Old drug offers new hope for cancer

Jan. 14, 2003 at 6:05 AM
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ROCHESTER, Minn., Jan. 14 (UPI) -- The drug thalidomide, which became infamous for causing birth defects in the 1960s, could extend the survival times of patients with an incurable form of blood cancer by a year or more, researchers reported Tuesday.

About one-third of patients with multiple myeloma who had failed on other treatments had a remission that persisted for an average of one year after being treated with thalidomide, study author Vincent Rajkumar of the Mayo Clinic told United Press International.

The findings, which appear in the January issue of the Mayo Clinic Proceedings, show "the response to thalidomide is durable and lasts one year or more for those patients responding to treatment," Rajkumar added. "That's a meaningful benefit for a disease where the average survival is 3 to 4 years," he noted.

In addition, "a number of patients in our study lived for 2 years" in addition to the 3-4 year average survival time, he said.

Multiple myeloma is an incurable cancer of the blood with symptoms that include pain, fatigue and recurrent infections. It often destroys segments of bone and increases the chance of fracture. About 45,000 Americans have the illness and more than 14,000 new cases are diagnosed each year. The cause of the disorder is unknown and it typically hits people in their 60s although some evidence indicates it might be striking earlier.

"The study represents an important advance in improving patient outcome," Ken Anderson, professor of medicine at the Jerome Lipper Center for Multiple Myeloma at the Dana-Farber Cancer Institute in Boston, told UPI. It shows thalidomide treats multiple myeloma effectively for a sustained period and it is effective in patients who have failed on other therapies, added Anderson, who wrote an accompanying editorial to the study.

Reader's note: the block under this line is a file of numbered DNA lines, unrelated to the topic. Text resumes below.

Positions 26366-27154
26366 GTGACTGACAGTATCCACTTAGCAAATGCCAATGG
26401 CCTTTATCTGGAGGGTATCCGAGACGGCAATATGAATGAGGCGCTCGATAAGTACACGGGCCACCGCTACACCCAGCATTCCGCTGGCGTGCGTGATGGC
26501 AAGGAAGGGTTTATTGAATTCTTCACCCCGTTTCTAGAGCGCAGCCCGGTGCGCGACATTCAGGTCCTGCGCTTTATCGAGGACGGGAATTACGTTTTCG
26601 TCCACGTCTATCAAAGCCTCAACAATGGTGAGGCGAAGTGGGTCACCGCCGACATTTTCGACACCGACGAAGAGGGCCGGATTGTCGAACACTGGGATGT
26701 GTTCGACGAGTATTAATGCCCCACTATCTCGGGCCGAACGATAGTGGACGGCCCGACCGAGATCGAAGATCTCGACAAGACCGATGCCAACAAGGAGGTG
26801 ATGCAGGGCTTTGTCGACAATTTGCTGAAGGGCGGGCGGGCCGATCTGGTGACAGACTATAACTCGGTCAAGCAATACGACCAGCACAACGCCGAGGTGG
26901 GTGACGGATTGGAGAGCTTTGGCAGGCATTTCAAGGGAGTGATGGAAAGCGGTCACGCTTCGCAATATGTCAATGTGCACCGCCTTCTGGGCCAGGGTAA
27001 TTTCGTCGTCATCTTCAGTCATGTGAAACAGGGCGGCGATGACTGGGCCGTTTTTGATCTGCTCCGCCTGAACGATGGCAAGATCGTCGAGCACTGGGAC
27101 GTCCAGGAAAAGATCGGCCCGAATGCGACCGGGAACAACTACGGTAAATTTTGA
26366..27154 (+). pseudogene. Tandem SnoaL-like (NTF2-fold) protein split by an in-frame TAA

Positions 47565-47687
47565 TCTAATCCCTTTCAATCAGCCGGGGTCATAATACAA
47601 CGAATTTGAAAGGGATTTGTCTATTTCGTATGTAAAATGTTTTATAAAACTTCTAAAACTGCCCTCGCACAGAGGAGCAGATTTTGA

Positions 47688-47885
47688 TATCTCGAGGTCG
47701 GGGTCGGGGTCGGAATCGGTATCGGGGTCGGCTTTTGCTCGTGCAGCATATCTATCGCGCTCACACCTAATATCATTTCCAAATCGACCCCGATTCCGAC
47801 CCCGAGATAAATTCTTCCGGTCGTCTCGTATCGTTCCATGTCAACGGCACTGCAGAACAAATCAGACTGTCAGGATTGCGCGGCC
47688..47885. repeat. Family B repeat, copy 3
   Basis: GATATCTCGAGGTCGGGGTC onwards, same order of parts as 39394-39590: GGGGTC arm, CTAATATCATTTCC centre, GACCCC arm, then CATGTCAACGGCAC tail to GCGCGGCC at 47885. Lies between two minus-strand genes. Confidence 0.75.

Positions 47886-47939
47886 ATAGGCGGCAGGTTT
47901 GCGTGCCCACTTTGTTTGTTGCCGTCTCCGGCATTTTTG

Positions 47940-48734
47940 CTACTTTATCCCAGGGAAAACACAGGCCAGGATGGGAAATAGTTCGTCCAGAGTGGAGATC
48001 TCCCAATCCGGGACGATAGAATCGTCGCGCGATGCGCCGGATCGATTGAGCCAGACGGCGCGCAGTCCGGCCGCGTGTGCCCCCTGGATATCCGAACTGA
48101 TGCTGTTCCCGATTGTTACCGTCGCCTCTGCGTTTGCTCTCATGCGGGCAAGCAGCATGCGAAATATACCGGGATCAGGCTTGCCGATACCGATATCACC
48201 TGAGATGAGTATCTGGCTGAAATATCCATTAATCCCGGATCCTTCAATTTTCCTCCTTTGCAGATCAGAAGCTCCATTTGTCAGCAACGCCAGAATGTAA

Although only about one-third of the study patients had a good response to thalidomide, those patients had advanced cancer and had failed standard treatments, including chemotherapy and stem cell transplants. A previous study indicated the percentage of patients who obtained a good response to thalidomide could be increased to two-thirds if the drug had been used earlier in the course of the cancer.

This suggests that "its reasonable to try it up front as a primary treatment," Rajkumar said, adding he currently is heading a trial aimed at determining whether thalidomide would be more effective as a primary treatment.

"We are hoping to have results sometime later this year," he said.

This strategy raises hope for improving the treatment of this cancer, Anderson said.

"The important aspect is that thalidomide combined with conventional treatments like steroids has been shown to be effective as the initial treatment for myeloma," he said. This might turn out to be a more effective treatment strategy for this cancer and it still allows for using other drugs and stem cell transplants if those are necessary, he said.


(Reported by Steve Mitchell, UPI Medical Correspondent, in Washington)

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